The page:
Why Cohabitation Has Become More Legitimate Than Marriage

Times have changed and so has the perception of marriage. In the recent times, it has become increasingly old-fashioned in our society to privilege married people and to treat matrimony as more respectable than any other lifestyle – cohabiting, per se.

The political atmosphere has taken a lead role in this and even blossomed above the cultural and religious establishment, to redefine what social behavior should be like.

In 2012, government of Kenya approved a bill that would recognize cohabiting after six months as legal marriage.

This is what social commentator, Jessica Kibirango, a Nakawa based marriage counselor referred to as the cynical side of liberalism and a secularization of everything.

“It is absurd,” she maintains, adding that permissiveness exudes intolerance towards any traditional attempt that was installed from the very beginning to try to cage indiscipline. Only now for modernity to think it’s against people’s rights and freedoms.

African-American-Couple-Kissing1 (1)

Back in the day, it was bad enough to have sexual intercourse while you are not married. One night stands were unheard of, except, of course, at a brothel, where men pay up prostitutes for the service. However, things are not as they were.

Talking about the new sex trends in the city, one observer painted the picture quite earnestly when he remarked that these days people have sex like a greeting. It could be anywhere with anyone, anytime.

It’s even more apparent today in Universities. As it turns out, students are not anymore waiting to graduate, have a job and take a wife. They just can’t wait that long.

Alternatively, as a boy bumps into this very personable course-mate of his, and there’s this mutual attraction, a lunch break is all the time they need for them to agree on a sleepover. More likely the girl will visit.

When it all goes well, the two never want to let go. They eventually decide to move in together, and that’s like the boy’s bold way of marking his territory. They pronounce each other man and wife – well, until farther notice. This is called cohabitation; the situation where a man and a woman live together and have a sexual relationship without being married.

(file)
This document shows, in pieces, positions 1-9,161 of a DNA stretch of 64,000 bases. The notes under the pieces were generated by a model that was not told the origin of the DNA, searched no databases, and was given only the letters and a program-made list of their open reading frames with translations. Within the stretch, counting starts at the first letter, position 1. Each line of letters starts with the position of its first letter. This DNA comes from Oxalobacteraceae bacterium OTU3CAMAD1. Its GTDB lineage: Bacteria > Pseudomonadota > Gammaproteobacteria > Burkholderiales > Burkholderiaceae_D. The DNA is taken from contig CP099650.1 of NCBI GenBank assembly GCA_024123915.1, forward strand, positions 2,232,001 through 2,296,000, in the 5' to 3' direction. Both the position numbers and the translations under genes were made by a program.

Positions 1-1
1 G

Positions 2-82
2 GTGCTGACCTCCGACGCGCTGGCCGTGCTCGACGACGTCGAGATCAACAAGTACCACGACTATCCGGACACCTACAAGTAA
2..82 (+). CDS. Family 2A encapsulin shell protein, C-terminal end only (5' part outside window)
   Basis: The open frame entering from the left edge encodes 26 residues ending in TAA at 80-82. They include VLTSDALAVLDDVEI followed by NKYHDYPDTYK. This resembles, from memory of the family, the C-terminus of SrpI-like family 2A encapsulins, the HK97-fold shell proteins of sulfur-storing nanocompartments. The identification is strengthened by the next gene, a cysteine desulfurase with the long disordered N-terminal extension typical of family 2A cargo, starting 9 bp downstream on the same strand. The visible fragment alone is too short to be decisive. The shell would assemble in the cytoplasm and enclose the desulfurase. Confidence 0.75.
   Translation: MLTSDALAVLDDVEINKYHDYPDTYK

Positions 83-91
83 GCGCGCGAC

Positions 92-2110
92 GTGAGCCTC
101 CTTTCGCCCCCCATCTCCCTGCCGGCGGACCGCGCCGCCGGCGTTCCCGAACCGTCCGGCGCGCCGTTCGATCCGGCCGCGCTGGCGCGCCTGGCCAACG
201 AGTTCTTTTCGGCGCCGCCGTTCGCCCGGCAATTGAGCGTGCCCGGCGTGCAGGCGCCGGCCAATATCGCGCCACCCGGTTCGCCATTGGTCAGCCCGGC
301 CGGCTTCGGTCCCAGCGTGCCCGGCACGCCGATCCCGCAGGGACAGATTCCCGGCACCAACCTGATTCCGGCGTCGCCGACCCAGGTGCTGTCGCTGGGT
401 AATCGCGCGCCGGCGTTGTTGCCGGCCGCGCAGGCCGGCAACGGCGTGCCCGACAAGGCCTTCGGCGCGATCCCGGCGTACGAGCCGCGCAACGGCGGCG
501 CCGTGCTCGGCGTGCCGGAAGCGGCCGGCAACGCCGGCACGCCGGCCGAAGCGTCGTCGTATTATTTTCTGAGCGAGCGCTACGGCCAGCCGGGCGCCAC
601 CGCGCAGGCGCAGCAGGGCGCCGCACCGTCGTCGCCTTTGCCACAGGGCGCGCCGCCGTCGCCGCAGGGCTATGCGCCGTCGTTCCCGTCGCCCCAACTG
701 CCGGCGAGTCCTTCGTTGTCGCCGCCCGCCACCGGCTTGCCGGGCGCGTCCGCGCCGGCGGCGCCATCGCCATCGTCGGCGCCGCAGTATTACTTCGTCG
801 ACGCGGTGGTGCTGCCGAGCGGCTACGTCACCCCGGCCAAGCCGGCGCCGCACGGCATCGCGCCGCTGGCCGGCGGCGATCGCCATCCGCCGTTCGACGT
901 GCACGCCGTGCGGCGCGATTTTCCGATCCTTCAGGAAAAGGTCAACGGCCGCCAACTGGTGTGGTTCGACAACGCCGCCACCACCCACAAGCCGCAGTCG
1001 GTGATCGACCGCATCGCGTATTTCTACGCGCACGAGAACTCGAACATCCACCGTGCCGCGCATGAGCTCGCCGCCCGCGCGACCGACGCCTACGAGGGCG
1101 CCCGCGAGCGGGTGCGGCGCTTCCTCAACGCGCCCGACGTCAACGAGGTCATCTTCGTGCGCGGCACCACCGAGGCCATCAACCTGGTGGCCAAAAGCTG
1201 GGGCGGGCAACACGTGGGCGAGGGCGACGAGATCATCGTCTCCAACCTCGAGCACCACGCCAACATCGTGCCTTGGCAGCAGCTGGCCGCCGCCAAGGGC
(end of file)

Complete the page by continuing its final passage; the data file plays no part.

Unlike in the past, many young people today, don’t ever stay one day longer with their parents after their graduation and this is largely because they have since been running their own family that they have to go back to.

Today, more cohabiting couples walk down the aisle to formalize their relationships than ever before. According to the advocates of this arrangement, it makes a lot of sense.

Yokaana Sserunjoji, a 56 year old resident of Nasuuti, Mukono is a retired teacher and he narrates that by the time he took his wife, Cate, to the altar, he had lived with her for eight years, since their college days when the two met.

“It has its advantages,” he confers.

“You give yourselves such enough time that you never rush into anything,” Sserunjoji adds passionately, “By the time I married my wife, I was sure I loved this woman.” He adds that couples who live together learn about each other and start to form an identity working as a team. “Through time, the other person’s priorities and values become clear and couples can see if these really align before putting marriage on the table.”

Besides, Sserunjoji argues, living together is the ultimate test

If you can love each other even after realizing that it’s not always going to be fun, chances are, you will be in better shape for your marriage.

For instance, if you’re both willing to consciously keep the romance flame alive, you’re on good footing for a great marriage because your sex life and passion will have been tested.

According to Disan Lukenge, a second year student in Kyambogo University, cohabiting can shine light on the couples’ differences, and help them decide if it’s worth reconciling their differences before they get married.

And he adds, that people in cohabitational relationships tend to be younger than people in marital relationships. This supports the argument that cohabitation is often a precursor and sign of marriage.

However, even with its numerical growth and spread through society, cohabitation is not as socially acceptable as marriage. If cohabitation were as vibrant, it would have a larger prevalence in older generation as well.

Therefore cohabitation is socially tolerated in part because it is expected that cohabiting partners will eventually become married.

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